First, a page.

• Selecting Auto will use Canu if only long reads are submitted. If long and short reads, as or short reads alone are submitted, Unicycler is selected.

Step 19

  1. The PATRIC assembly service also has options to trim the reads using TrimGalore[6], which can be selected by clicking the down arrow following the word False under Trim Reads Before Assembly. Step 20

  2. PATRIC’s assembly service also allows for the correction of assembly errors (or “polish) using Racon[7] and/or Pilon[8]. Both racon and pilon take the contigs and the reads mapped to those contigs, and look for discrepancies between the assembly and the majority of the reads. Where there is a discrepancy, racon or pilon will correct the assembly if the majority of the reads call for that. Racon is for long reads (PacBio or Nanopore) and pilon is for shorter reads (Illumina or Ion Torrent). Once the assembly has been corrected with the reads, it is still possible to do another iteration to further improve the assembly, but each one takes time. PATRIC allows for 0 to 4 racon or pilon iterations. The number of polishing rounds can be selected by clicking on either the up or down arrows underneath Racon or Pilon interations. Step 21

  3. The assembly service also provides the ability to change the minimum contig length and coverage.
    Step 22

  4. Annotation parameters must be selected next. PATRIC provides annotation for Bacteria, Archaea and Bacteriophages, and all genomes are annotated by the RASTtk program[9]. To select a particular annotation strategy from one of those taxa, click on the down arrow at the end of the text box. Bacteriophages must be annotated using the Virus selection (Note: At this time bacteriophages are the only viruses that can be annotated in PATRIC. Step 23

  5. The taxonomic name must next be selected. Begin typing in the lowest ranked taxonomic name known for the sequenced isolate. It is best to be able to get to Genus, if possible. Once typing begins, a drop-down box will automatically appear with the taxonomic names in PATRIC that match the entered text. Click on the most appropriate name. This will fill the text box under Taxonomy Name with the selected name, and also include the Taxonomy ID. If the Taxonomy ID is known, that can be filled in and the ID and matching taxonomy name will be auto filled. PATRIC provides two different version of protein families, called PATtyFams[10]. If a taxonomic level above the genus level is selected, the annotation will only have global protein families (PGFams) assigned. If a genus or species is selected, the annotation will include the both PGFams, and the local protein families (PLFams), which are genus-specific. Step 24

  6. Give the genome a unique name by entering text in the box underneath My Label. The name that is entered will appear in the Output Name in the lowest text box. Step 25

  7. An output folder must be selected for the assembly job. Typing the name of the folder in the text box underneath the words Output Folder will show a drop-down box that shows close hits to the name, and clicking on the arrow at the end of the box will open a drop-down box that shows the most recently created folders. To find a previously created folder, or to create a new one, click on the folder icon at the end of the text box. This will open a pop-up window that shows all the previously created folder. Step 26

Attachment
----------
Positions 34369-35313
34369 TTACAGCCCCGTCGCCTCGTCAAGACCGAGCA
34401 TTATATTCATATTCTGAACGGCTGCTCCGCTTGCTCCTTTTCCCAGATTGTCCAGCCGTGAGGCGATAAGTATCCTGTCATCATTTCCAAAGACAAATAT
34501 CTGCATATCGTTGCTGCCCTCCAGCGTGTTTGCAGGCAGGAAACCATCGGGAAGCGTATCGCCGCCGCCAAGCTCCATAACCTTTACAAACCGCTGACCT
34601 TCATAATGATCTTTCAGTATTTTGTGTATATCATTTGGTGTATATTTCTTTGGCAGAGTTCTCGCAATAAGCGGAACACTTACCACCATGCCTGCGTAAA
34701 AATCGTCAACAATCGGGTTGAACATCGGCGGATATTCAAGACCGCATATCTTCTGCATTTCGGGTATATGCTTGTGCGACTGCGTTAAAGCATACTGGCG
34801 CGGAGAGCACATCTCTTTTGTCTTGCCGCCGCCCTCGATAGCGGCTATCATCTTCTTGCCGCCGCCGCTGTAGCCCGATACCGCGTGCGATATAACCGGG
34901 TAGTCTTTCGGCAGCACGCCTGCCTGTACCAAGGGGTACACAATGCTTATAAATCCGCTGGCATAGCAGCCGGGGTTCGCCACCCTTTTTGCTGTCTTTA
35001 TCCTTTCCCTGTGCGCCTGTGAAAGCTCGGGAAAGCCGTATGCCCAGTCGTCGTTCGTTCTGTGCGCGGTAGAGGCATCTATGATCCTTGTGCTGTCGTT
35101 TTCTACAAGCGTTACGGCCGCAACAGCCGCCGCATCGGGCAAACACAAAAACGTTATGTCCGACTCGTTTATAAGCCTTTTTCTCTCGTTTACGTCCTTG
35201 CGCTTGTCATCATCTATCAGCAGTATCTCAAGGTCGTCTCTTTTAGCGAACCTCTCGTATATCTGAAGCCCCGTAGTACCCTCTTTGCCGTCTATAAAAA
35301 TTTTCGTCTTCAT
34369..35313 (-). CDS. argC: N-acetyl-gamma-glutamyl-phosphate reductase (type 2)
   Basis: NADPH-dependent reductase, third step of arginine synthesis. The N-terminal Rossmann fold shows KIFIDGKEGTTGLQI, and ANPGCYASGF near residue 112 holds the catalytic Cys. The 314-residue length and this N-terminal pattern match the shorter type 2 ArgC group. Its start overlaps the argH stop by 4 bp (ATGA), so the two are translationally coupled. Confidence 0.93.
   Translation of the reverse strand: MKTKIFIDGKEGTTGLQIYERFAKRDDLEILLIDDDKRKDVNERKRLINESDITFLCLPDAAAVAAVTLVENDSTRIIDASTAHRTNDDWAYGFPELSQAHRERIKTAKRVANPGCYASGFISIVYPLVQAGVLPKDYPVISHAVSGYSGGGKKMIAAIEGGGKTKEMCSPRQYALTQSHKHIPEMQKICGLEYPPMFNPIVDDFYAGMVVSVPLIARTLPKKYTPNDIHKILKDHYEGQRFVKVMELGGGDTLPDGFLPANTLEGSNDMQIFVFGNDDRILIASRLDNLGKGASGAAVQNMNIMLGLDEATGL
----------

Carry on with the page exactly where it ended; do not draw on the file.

8. Click on the folder of interest, and then click the OK button in the lower right corner of the window. Step 27

  9. A name for the job must be included prior to submitting the job. Enter the name in the text box underneath the words Output Name. Step 28

  10. The correct genetic code must also be selected. To choose the correct code, click on the down arrow in the text box underneath Genetic Code. This will show the three possibilities. Step 29

Submitting contigs to the Comprehensive Genome Analysis.

  1. To submit contigs for an annotation job, click on the check box in front of Assembled Contigs at the top of the service. Step 30

  2. If a contig file has previously been uploaded in PATRIC, click on the down arrow next to the text box underneath the word Contigs. This will open a drop-down box that has all the fasta files that are available from your workspace. Either begin typing in the text box, or scroll down until you find the file of interest. Click on the name when it is located. Step 31

  3. The name will appear in the text box. Step 32

  4. As described above, select the correct annotation parameters, including the Domain, the Taxonomy name, a label, the genetic code, and an output folder. Step 33

Submitting the Comprehensive Genome Analysis job

  1. When all the parameters are entered correctly, the Submit button at the bottom of the page will turn blue. Click on that button, and the will enter the queue. You can monitor the progress on the Jobs page. Step 34

Finding the Comprehensive Genome Analysis job

  1. Click on the Jobs monitor at the bottom right of any PATRIC page. Step 35

  2. This will open the page where all jobs submitted to PATRIC are listed. Every Comprehensive Genome Analysis (CGA) job also launches an assembly and annotation job, which can be found immediately below the row that list the CGA job. To find out more information about the CGA job, click on the job of interest, and then on the view icon in the vertical green bar. Step 36

  3. PATRIC now provides a genome announcement style document for any genome annotated using the Comprehensive Genome Analysis service. To see this document, select the row that contains the FullGenomeReport.html and click on the download icon in the vertical green bar. Step 37

  4. Select an appropriate location on your computer and save the document, and then open it. You can view the document in any web browser Step 38